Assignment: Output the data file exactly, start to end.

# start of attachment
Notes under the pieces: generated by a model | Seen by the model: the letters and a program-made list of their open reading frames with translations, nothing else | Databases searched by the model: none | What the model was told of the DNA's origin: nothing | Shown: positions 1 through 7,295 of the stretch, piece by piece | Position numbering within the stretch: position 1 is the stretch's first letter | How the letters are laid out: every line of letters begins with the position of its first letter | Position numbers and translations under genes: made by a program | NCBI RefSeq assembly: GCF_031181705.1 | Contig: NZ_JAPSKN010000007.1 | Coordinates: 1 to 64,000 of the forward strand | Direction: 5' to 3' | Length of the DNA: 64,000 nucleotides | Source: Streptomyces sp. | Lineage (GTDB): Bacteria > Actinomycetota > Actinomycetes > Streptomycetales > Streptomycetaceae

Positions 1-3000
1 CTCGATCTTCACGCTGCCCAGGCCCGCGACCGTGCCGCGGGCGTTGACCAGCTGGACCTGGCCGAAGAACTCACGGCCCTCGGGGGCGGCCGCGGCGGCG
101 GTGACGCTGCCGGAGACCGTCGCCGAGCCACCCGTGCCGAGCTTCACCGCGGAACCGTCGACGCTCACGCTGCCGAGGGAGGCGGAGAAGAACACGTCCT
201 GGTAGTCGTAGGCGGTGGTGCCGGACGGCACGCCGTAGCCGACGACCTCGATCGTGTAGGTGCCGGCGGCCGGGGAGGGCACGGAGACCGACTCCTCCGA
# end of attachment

Notes under the pieces: generated by a model | Seen by the model: the letters and a program-made list of their open reading frames with translations, nothing else | Databases searched by the model: none | What the model was told of the DNA's origin: nothing | Shown: positions 1 through 7,295 of the stretch, piece by piece | Position numbering within the stretch: position 1 is the stretch's first letter | How the letters are laid out: every line of letters begins with the position of its first letter | Position numbers and translations under genes: made by a program | NCBI RefSeq assembly: GCF_031181705.1 | Contig: NZ_JAPSKN010000007.1 | Coordinates: 1 to 64,000 of the forward strand | Direction: 5' to 3' | Length of the DNA: 64,000 nucleotides | Source: Streptomyces sp. | Lineage (GTDB): Bacteria > Actinomycetota > Actinomycetes > Streptomycetales > Streptomycetaceae

Positions 1-3000
1 CTCGATCTTCACGCTGCCCAGGCCCGCGACCGTGCCGCGGGCGTTGACCAGCTGGACCTGGCCGAAGAACTCACGGCCCTCGGGGGCGGCCGCGGCGGCG
101 GTGACGCTGCCGGAGACCGTCGCCGAGCCACCCGTGCCGAGCTTCACCGCGGAACCGTCGACGCTCACGCTGCCGAGGGAGGCGGAGAAGAACACGTCCT
201 GGTAGTCGTAGGCGGTGGTGCCGGACGGCACGCCGTAGCCGACGACCTCGATCGTGTAGGTGCCGGCGGCCGGGGAGGGCACGGAGACCGACTCCTCCGA